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Expectations & Reality in Divorce
When a couple marries, their expectation is to live the myth of marriage, ". ..and they lived happily ever after". The reality is very different. In Nassau County the divorce rate is 51 %. In Suffolk the rate is 50%. The divorce rate for second marriages is even higher.
While our concern here is not the causes of divorce. Rather, an understanding of the socio-economic nature of the local environment may offer an explanation of a divorce rate that is so much higher than the national average.
Nassau County is the best educated and has the highest average income of any single area in the nation. Proximity to New York City, a mobile population, a population accustomed to experimentation in their youthful years, a liberal acceptance of divorce rather than viewing it as something sinful and something to be ashamed of as may be the case in conservative Middle America, may all account for the divorce phenomena. Today, it is hardly possible not to know someone who has been divorced or is seeking a divorce. All this makes for more open communication. Nevertheless, the expectations of divorce persist.
One recent study found that after divorce women experience a 27% decline in their standard of living and that men experience an average 10% increase in their standard of living. This is the first reality, contrary to the expectation "I'll have regular monthly income and won't have to worry about money". There are many examples of misguided expectations.
While who will keep the dog may be a point of contention, there are three main reality issues in a divorce: child support, maintenance or alimony and pensions /retirement. Before the court can grant a divorce, all the financial and parental issues remaining from your marriage are written out in a separation agreement. This document becomes the terms of your divorce agreement. You will have to live with the decisions you make here for a long time. Unfortunately, there is insufficient pre-thought given to the matter. It is simply presumed that the New York State Child Support Guidelines will determine the amount of child support the custodial parent will receive.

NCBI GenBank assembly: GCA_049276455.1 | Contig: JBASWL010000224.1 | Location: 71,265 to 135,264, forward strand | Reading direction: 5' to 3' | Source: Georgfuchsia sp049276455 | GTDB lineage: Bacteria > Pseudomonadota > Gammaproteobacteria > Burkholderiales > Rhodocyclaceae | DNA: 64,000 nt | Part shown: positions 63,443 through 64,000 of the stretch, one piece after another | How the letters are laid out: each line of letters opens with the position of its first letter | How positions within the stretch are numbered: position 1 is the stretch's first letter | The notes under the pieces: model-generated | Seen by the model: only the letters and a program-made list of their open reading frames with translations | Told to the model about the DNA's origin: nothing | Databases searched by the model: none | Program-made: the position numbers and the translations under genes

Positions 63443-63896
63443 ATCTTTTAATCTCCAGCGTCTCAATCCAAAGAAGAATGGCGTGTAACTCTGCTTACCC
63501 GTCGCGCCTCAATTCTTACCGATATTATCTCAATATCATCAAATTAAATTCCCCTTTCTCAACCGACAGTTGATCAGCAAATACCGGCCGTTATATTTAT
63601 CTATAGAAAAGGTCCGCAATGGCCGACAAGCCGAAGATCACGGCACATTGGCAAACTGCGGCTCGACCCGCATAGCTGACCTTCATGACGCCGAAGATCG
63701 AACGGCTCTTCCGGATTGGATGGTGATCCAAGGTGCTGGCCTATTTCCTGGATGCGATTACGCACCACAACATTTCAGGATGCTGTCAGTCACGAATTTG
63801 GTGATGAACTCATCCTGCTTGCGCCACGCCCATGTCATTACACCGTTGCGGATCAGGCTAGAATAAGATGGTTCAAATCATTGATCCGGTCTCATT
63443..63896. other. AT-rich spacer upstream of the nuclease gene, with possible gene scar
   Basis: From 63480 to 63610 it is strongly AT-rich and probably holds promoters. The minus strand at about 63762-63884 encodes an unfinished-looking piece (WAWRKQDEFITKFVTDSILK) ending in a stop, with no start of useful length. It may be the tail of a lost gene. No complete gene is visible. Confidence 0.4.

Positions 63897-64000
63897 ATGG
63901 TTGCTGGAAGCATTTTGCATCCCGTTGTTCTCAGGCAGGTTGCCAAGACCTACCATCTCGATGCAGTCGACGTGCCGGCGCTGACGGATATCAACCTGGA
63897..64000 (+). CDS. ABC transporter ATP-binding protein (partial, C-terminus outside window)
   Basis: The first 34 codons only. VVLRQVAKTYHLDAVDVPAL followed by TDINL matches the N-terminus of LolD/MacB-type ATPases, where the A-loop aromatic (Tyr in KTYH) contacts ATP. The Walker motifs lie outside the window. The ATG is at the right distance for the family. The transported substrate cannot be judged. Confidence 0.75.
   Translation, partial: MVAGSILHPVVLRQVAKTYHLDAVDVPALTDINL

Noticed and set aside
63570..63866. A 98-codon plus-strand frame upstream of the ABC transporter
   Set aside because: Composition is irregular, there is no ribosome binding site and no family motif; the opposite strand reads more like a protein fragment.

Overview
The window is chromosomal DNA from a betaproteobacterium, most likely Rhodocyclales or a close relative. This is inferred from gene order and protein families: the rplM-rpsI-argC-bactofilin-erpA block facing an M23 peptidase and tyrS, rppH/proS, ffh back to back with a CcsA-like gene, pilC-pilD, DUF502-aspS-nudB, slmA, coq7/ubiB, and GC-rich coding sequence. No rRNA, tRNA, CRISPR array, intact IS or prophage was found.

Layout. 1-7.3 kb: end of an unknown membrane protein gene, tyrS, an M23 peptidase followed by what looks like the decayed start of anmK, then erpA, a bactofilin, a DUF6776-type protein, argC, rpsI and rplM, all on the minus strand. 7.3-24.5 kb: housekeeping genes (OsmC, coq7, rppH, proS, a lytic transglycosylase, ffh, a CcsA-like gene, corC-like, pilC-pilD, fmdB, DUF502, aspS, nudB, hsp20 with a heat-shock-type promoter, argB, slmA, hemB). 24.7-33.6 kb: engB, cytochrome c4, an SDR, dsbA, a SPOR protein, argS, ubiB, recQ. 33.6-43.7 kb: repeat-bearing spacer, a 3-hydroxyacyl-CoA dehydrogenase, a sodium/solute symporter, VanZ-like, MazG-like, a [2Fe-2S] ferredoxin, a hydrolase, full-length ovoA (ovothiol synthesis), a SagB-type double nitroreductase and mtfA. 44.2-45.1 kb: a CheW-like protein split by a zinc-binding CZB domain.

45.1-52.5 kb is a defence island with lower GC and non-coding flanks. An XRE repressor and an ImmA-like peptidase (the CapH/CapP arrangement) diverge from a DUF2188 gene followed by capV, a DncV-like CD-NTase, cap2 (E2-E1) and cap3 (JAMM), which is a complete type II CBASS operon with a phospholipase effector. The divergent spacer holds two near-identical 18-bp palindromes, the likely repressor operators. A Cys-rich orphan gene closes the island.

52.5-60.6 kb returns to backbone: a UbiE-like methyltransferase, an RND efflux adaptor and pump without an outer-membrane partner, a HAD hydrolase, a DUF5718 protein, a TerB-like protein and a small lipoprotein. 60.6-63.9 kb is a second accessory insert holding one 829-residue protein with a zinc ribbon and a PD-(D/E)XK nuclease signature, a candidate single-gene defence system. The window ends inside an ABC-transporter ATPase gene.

The Guidelines are really only a minimum. More can be paid by one or both parents for the support of their children. The issue here is what amounts are to be made binding and enforceable by the court. It must also be understood that the Guidelines make no provision for childcare, uncovered medical expenses and educational expenses. In reality, these items are negotiable.
The IRS refers to maintenance as "Alimony" in section 71 of the Internal Revenue code. For many, if not most, maintenance is an emotional subject where "hot words" like "I'm entitled", "You've got no right", "You owe me", "I owe you nothing", and "You don't deserve", may replace false expectations. Lifetime maintenance is also a misguided expectation. The reality is that ability to pay, length of the marriage, and age and health of both parties are all taken into consideration in determining length and amount of alimony.
The house and the pension are frequently the most valuable assets a couple has. The woman invariably wants the house, but not because of its increased value. Rather, it represents happy memories, the place where the children were raised, the time and effort in decorating it and, most importantly, a sense of security.
He wants to keep his pension. It is his reward for all of his working hours, the single, most consuming time of his entire life.
Because of the increase in the current value of houses in Nassau and Suffolk counties and the anticipation of a long term continued growth of the market, these two may be expected to be of equal value and therefore suitable as an equitable distribution of marital assets. The reality is that such a division fails to recognize the issues of taxes, the ability of the employee to keep working, of the wife to be able to afford to keep the house, and the provisions of various types of pension plans.
The reality of divorce demands a thorough understanding of all the financial issues and the guidance of a financial analyst specifically trained to work with the divorcing client.
New York does not automatically give custody of children to any one parent. In deciding custody, the court only considers what is in the best interest of the child. It considers who gave primary care during the marriage, scheduled doctors' appointments, and attended school meetings. Generally, the court allows the non-custodial parent ample visitation with the child and even awards joint custody. Visitation is often only limited in circumstances where there is abuse.
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